Don’t be taken in by the surge in oil prices


In primary school, we used to memorize in our geography lessons the locations of oil wells, refineries and ports of exports. We used to read that the Kingdom was very keen on diversifying its revenues by encouraging light industries and searching for other resources. It is unfortunate that this strategic intention lost its way between the strategies of the consecutive five-year economic plans. The oil sector has remained the main source of the national budget (90-95 percent) since the discovery of oil in 1932. This meant that the economic performance of the Kingdom for many decades was tied to the mercy of oil price volatility, up and down, until Vision 2030 rightly emerged early this year to put our economy on the right track by mitigating gradually its dependence on the oil sector.

But oil prices have continued to be volatile. They went down from $114 per barrel in June 2014 to $26 per barrel in early 2016 and moved gradually upward to touch $64 per barrel in late November 2017. On the other hand, economic forecasts expect oil prices to continue to rise to a range of between $70 to $80 by the end of the first quarter of 2018. Futurists in the field base their expectations on the following indicators:

1) The cooperative program and understanding between the Kingdom and Russia, the two largest producers in the market.

2) The continuation of efforts to reduce oil surplus in the market

3) The agreement among OPEC members and some non-members to continue their programs of production reduction up to the end of 2018.

Doubtless, these initiatives are optimistically positive and a comfort to budget makers. However, while we welcome these anticipations, we should not be taken in by the lure of every increase in oil prices and should not be led astray or away from the main strategic focus of Vision 2030 and should not reduce our enthusiasm to fulfill it. This is especially significant since Vision 2030 has become the center point and road map of the Kingdom’s economic, as well as, social, cultural, scientific, technological and developmental initiatives.

Needless to say that we are indebted to this vision, which provides a framework that requires commitment and enforcement regardless of how high oil prices may rise. We should not be taken in by a temporary or even permanent improvement in oil prices. The Saudi economy and development plans suffered for many years from oil-price volatility. Therefore, it is about time to neutralize, for good, the effect of the oil sector gradually and channel its revenues to the National Investment Fund (NIF). This requires that our plans until 2030 and beyond should concentrate on transforming the economy from one that is single-source and oil-based to a knowledge and productive economy that depends on multi-sector productivity (i.e., investment, industry, services, tourism and many others). The private sector must assume its role with higher positive contributions to our national GDP. This was one of the key points emphasized by the Custodian of the Two Holy Mosques, King Salman Bin Abdulaziz, in his speech in the Shoura Council on December 13, 2017.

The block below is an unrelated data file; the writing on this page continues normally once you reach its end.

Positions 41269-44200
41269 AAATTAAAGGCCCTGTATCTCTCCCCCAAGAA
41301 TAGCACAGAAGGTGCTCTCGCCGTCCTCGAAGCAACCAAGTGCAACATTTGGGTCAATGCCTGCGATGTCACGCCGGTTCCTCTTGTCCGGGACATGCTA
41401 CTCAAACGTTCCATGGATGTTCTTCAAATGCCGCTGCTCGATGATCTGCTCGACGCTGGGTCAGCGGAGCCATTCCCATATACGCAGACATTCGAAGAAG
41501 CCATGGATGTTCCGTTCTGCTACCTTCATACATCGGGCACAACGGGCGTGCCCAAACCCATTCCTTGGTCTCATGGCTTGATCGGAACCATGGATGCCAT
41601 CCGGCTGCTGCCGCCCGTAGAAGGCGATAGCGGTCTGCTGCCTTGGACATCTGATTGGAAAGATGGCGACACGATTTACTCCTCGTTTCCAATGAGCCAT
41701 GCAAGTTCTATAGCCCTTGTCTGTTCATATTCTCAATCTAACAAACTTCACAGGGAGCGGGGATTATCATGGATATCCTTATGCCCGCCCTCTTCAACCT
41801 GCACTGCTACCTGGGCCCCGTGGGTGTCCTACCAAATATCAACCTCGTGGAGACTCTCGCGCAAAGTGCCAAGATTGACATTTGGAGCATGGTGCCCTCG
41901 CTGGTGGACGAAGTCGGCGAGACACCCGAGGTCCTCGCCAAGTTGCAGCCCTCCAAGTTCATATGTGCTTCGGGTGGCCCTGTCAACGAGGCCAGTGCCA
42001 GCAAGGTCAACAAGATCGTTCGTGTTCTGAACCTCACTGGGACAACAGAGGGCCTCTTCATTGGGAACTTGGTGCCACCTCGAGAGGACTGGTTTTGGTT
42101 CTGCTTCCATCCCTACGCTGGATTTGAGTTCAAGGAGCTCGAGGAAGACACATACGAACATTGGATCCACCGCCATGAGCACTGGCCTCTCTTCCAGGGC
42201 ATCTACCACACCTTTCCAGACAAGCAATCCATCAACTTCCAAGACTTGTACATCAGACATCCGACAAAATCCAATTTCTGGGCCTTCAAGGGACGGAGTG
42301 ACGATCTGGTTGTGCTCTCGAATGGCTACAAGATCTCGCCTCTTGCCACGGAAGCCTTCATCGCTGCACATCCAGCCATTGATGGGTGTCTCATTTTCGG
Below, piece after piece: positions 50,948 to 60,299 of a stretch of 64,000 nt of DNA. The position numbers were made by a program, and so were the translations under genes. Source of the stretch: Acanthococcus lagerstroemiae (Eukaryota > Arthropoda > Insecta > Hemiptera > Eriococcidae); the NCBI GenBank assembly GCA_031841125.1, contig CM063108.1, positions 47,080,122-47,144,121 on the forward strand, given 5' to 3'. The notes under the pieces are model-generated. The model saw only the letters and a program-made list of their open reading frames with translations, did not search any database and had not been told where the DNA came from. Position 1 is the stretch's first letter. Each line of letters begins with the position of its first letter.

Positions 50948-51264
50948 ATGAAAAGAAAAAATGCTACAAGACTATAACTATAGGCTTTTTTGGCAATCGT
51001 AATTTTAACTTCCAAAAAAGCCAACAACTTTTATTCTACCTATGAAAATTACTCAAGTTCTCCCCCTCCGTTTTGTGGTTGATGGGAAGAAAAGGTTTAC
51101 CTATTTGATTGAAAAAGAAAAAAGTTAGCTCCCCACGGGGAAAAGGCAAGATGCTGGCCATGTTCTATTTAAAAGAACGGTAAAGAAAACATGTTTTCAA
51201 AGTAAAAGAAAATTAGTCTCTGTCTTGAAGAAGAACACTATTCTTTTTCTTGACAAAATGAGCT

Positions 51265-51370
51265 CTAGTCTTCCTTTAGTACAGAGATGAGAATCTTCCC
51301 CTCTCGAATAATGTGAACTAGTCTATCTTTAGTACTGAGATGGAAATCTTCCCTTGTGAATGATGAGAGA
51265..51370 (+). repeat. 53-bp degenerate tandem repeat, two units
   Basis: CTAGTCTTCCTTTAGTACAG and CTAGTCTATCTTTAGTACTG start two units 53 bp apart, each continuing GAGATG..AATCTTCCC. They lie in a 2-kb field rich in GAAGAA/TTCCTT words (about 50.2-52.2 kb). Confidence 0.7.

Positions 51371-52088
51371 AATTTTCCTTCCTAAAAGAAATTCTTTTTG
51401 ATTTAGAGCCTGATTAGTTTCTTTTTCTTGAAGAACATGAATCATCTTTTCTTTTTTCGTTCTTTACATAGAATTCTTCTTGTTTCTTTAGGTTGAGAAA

However, the question that remains to be answered is how to start the process of transformation. I must admit I do not have all the answers, but here are some ideas:

1. Complete adherence to and compliance with the strategic objectives and initiatives of Vision 2030. This should be emphasized throughout the bureaucratic system and sub-systems of government. This rule must apply to all with no exception regardless of oil prices.

2. Gradual neutralization of the role of the oil sector and its effect in the economic wheel/cycle, and direct oil revenues to the NIF for future generations.

3. Design a progressive income tax system that is just and fair. Such a system should be implemented to all with no exception except lower income groups (SR 10,000 or less per month). The new “Citizen’s Account” Program is a good example in this direction.

4. Oil reserves should be preserved for future generations, and should also be rationed for local consumption and industrial use.

5. Provide incentives to non-oil sectors and encourage their entrepreneurial initiatives to reduce their dependence on government contracts.

6. Emphasize the expansion of transformational industries and exports development. The recent establishment of the Export Bank is a good example.

7. Diversification, as an economic concept, should be adopted by individuals and families as a way of life. Individuals have to work hard and double their incomes from other sources. Thus, diversification becomes an individualistic and not only an institutional issue.

8. Last but not least, we need to develop a culture of saving to increase our capital buildup for the economy. This is not an easy task, and requires a total rehabilitation of our consuming behavior.

(The author is a former member of the Shoura Council and Chairman of the UBT Advisory Board.)